Posted by: Brad Nixon | April 22, 2010

Parlez Français, друг?

I’m new to listening to books instead of reading. The Counselor started it, by getting us an informational series of CDs about the history of Western music(as in Western Civilization, not cowboy songs). Played those in the car during the commute. Enjoyed it so much that we started exploring the library’s large collection of similar series on a whole variety of subjects: language, history, literature, and so on. Enjoyed THAT so much that I gave up my subscription to XM radio, which had helped keep me sane on the San Diego Freeway for a couple of years.

THEN the Portland Powell’s Pair, Doe-Moe, generously shared with us some actual books on CD that they had finished with. I was skeptical. I’m always a slow adopter of new modes of doing things, and I had been looking at words on a printed page for a long, long time. I didn’t think I’d take to it. A revelation. Loved ’em. Thanks, kids!

So now I’m a good ways into “Anna Karenina” on the morning and evening drives. It’s another of those icons of literature that I’ve dodged, and I figured there was something of an appropriate balance, having “A la recherche” going at home while Tolstoy plays in the car.

I’ve bumped up against a limitation of mine, though. Most of Tolstoy’s characters are from the upper classes, which meant, in that culture, that they’re speaking French to one another in polite society. Tolstoy did write most of the dialogue in Russian, which translates into English, but he occasionally threw in phrases in French, just to remind us readers that we’re supposed to be imagining ALL of that dialogue in French. Of course, the translator left those phrases in French in the audio version I have.

Now, I have a limited grasp of written French, and there are usually enough cognates with Latin or Spanish for words I don’t actually recognize that I can piece together most of a written French phrase IF I can see it on a page and study it. Not so easy to listen to a French sentence, though. That’s an entirely different mental exercise, and requires that one know the vocabulary and understand enough of the grammar to find those elusive subjects and verbs as they flash past one’s ears. Not my forte, you might say.

It’s a minor thing. Usually Tolstoy gives us plenty of context for the sentences, and he doesn’t deliver any key plot development en francais, so it really is just another minor humbling experience, and another prod to maybe bone up on the ol’ French some day.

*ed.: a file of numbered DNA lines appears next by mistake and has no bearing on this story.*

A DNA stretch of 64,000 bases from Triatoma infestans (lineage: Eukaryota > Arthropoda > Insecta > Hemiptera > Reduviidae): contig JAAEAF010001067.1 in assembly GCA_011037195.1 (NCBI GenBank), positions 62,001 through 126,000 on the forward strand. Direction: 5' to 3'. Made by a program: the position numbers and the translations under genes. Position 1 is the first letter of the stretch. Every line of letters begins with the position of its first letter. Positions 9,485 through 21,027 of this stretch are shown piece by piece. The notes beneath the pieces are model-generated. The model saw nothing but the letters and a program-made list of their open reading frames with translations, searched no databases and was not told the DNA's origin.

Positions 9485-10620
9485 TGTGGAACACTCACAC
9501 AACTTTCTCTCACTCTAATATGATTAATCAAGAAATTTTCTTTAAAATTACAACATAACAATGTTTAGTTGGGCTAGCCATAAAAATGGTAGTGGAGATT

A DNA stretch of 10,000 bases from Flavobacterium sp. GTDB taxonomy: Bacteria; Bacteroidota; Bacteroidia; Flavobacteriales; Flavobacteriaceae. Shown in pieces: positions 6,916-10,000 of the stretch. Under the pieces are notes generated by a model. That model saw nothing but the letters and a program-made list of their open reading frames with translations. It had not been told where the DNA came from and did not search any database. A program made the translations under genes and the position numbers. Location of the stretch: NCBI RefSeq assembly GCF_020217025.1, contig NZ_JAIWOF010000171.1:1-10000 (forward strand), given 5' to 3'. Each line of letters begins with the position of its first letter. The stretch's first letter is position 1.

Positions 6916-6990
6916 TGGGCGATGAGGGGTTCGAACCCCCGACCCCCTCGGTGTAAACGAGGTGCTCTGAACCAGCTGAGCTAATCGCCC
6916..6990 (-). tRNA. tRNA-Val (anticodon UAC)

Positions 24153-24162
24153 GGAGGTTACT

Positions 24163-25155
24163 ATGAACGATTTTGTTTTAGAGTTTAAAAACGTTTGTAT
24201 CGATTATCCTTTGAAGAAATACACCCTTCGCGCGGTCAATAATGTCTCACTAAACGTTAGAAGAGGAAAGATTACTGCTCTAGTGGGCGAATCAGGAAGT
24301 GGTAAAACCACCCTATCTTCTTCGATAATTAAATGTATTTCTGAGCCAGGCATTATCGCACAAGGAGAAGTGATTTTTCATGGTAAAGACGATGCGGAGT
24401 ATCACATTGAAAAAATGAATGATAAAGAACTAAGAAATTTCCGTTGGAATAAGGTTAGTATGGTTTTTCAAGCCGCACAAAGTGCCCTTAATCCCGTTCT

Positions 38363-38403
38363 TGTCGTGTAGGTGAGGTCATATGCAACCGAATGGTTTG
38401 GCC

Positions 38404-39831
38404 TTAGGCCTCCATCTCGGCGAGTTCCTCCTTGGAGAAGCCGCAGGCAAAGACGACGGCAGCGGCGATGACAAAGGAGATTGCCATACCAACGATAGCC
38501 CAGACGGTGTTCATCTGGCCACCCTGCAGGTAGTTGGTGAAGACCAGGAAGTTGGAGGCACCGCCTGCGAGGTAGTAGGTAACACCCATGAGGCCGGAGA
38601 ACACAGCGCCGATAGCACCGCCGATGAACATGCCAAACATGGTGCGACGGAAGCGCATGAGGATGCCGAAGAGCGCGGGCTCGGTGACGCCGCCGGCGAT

I encourage you to try listening to something on audio if you have not done it. It’s fun. And, sounding our National Library Month theme once again, I am betting that you’ll be impressed at what your library has on those shelves labeled “Books on CD” and “Books on Tape.” Yes, my car still has a tape player and I’ve had good luck with that format, too. Check ’em out.

(That word in Cyrillic letters in the title is what Babel Fish says is Russian for “friend.” I have a hard enough time with other languages in Roman type, so I have to take their “word” for it!)



  1. I’m always impressed when someone manages to throw a little Cyrillic into a piece. And here I’ve never even been to Cyril. *sigh*


  2. Been there? I don’t even know Cyril.

    Anyway, interesting you mention listening to books right now at the very time I am giving it a shot for the first time. Coincidence, oh I dunno, maybe just interesting. But I believe the experience is impressing me more with Mr Frye’s rendition of The Hitchhikers Guide to the Galaxy (no, never read it) than with the book itself. I sorta want to read it next just to see which I prefer.


  3. Anyone else find that listening to a book on tape/cd is too slow?

    I tried it for a few chapters. Had to get the book in order to read faster than someone can talk.


    • Agreed. But they read faster than I would read while driving the car. I probably won’t do much non-car listening. There are some really good readers. Tony Roberts read the audio version of “Cat’s Cradle,” and it was more of a performance than a reading. Really awesome job with giving each character’s dialogue an individual identity!


  4. I don’t read too fast, but I have noticed the audio tapes are slow. If the voice is not making it entertaining to somewhat compensate for the slow pace, then I sure see Nancy’s point. But I do not expect to ever read all the books I’d like to read, so using the drive-time to listen is a great approach, at least here on only my third audio book so far it seems to be so.

    I think if it is a favorite author or maybe a first read of a book by a highly regarded author, I’d read the book.


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